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Journal of Law & Policy

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family law; children; neuroscience


A growing body of research by neuroscientists demonstrates that a child’s early life experiences and environment literally shape the child’s brain architecture, with lifelong consequences that are very difficult to reverse. Children’s relationships with their primary caregivers are at the core of this brain development, but when this relationship is severely deficient, the developing child’s brain is deeply affected. This research has not gained sufficient recognition in policy debates about the child welfare system because much of the work is complex and hard for non-neuroscientists to decipher with nuance. This essay brings a family law scholar’s perspective to understanding the possibilities and limitations of drawing on this still-emerging science in the development of child welfare policy.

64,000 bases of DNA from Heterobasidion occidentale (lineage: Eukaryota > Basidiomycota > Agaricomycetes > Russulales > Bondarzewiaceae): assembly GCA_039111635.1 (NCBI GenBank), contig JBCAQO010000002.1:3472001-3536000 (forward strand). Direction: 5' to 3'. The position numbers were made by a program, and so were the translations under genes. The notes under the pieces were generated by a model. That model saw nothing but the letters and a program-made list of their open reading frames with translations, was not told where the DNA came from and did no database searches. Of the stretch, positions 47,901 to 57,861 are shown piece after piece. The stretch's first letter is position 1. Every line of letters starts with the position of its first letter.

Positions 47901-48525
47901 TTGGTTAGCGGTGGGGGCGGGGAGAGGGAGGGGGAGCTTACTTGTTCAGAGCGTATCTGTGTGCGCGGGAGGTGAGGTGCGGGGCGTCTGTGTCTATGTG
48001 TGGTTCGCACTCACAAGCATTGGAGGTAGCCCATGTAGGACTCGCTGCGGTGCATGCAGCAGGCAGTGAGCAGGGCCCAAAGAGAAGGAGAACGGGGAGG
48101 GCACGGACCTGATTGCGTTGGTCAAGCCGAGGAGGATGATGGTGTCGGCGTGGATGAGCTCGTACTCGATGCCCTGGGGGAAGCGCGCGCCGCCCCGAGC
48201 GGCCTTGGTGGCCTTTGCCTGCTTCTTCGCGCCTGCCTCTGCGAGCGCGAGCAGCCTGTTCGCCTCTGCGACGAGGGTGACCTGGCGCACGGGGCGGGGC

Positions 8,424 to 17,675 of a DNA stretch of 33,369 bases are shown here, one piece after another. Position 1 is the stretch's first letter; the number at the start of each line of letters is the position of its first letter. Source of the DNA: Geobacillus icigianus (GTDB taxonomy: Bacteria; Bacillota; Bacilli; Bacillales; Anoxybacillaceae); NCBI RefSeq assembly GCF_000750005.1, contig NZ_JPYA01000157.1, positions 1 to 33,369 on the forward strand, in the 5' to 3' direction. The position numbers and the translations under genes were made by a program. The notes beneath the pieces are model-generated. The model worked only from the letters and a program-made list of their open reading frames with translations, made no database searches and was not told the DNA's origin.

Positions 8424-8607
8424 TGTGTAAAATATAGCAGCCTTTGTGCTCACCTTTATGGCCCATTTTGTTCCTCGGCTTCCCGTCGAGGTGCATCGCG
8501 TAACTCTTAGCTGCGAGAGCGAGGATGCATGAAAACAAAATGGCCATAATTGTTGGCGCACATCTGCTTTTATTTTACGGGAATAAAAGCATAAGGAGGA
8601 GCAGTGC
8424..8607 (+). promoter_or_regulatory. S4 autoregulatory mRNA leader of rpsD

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Family Law Commons